This year’s 2021 ‘we’re talking health’ research talks will once again showcase health researchers from Canterbury and their work. Our theme this year is ‘starting well, living well and ageing well, with a range of interesting talks from across the age spectrum. It’s an excellent line-up of speakers and topics, and we hope to see you there.
Date: Thursday 4 November
Time: 5.30pm-7.30pm (refreshments from 5pm, talks start at 5.30pm)
Venue: Manawa Foyer, 276 St Antigua Street, Christchurch
A safe harbour: women who use water immersion for labour and birth with a complex pregnancy
Midwifery Lecturer, Department of Nursing, Midwifery and Allied Health, Ara Institute of Canterbury
Water immersion in complex pregnancy generally sits outside practice recommendations and guidelines. Women who negotiate this choice have identified that it supports them to birth with a sense of safety, peace and from a place of power. For the women in Kelly’s research, they have also identified that this improved how they felt bonding with their baby and moving forward into their early parenting journey.
Ironing out the details: what Popeye didn’t tell you about eating spinach
Senior Midwife and PhD student, Canterbury District Health Board
In her research on postpartum anaemia, Esther has discovered important health messages for all on how to prevent iron-deficiency anaemia. Find out why iron is really important for everyone especially infants, pre-school children, and pregnant women; how anaemia flies under the radar; and hot tips for improving iron intake in your diet.
Not just little adults: changing the way we treat infections in children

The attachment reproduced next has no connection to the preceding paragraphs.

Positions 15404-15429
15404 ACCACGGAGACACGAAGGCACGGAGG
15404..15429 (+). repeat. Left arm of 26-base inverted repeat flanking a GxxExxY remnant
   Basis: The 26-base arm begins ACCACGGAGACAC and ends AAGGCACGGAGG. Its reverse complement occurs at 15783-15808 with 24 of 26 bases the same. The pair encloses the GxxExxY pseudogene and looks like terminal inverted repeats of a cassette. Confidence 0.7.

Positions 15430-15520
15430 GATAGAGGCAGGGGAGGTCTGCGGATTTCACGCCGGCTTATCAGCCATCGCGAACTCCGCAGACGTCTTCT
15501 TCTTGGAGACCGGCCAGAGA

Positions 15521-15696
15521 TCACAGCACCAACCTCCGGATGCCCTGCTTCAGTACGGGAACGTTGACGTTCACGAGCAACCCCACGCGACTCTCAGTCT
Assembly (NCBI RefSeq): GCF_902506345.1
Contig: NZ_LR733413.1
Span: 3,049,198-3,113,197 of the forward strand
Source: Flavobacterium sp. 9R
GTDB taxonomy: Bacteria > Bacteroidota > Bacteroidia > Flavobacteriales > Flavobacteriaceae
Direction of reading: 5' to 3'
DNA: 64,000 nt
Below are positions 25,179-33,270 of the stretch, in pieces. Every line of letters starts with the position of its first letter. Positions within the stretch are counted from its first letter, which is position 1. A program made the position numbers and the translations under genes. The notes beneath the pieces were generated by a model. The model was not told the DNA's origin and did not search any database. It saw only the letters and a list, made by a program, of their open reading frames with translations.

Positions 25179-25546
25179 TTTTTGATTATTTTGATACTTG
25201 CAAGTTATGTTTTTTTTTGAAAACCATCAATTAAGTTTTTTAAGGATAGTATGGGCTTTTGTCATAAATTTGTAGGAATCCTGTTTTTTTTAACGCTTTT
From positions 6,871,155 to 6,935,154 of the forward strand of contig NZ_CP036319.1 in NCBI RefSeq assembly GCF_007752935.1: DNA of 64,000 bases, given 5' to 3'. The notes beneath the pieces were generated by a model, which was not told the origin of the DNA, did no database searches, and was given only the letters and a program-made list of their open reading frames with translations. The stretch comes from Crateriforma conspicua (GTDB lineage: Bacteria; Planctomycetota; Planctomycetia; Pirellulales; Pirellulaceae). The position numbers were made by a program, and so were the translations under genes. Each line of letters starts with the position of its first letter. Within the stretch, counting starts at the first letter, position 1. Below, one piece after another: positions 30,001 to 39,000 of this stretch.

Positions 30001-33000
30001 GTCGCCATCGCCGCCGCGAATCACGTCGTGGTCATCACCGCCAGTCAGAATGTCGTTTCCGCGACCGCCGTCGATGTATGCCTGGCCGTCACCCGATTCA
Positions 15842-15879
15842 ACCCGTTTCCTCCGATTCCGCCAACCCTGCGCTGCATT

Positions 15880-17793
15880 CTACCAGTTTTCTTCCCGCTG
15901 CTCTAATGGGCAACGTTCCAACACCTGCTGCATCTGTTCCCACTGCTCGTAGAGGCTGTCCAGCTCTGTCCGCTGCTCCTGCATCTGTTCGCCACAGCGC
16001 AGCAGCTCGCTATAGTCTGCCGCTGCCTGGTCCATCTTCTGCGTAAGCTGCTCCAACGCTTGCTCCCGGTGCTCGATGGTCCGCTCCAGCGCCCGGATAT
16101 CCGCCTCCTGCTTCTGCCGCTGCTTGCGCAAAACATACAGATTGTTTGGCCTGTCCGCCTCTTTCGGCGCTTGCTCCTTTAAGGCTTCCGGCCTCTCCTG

Dr Tony Walls
Associate Professor, Department of Paediatrics, University of Otago & Paediatric Infectious Disease Specialist, Canterbury District Health Board
Six weeks of intravenous antibiotics has been the standard of care for adults with bone and joint infections. Young children are different, and they generally need far less than this. Tony’s talk will outline the wide variety of clinical practice across Australia and NZ and how research led from Christchurch is working towards dramatically reducing the length of time children spend in hospitals.
Love Sex and Porn: Parenting and sexuality education in the digital age
Lecturer in Health Education, School of Health Sciences, University of Canterbury
Supporting young people to navigate the joy and complexity of sexuality in the digital age is challenging for many parents. However, young people are calling for more education around sexuality, including discussions about relationships, love, consent, gender, and pornography. Tracy’s research explores how rethinking the parental role in sexuality education can better prepare young people for navigating a range of relationships across the lifespan. Tracy will discuss parental engagement in sexuality education and identify strategies that support young people to live ‘well’ in a changing world.
Obe-city: does where you live affect the weight you gain?
Dr Matthew Hobbs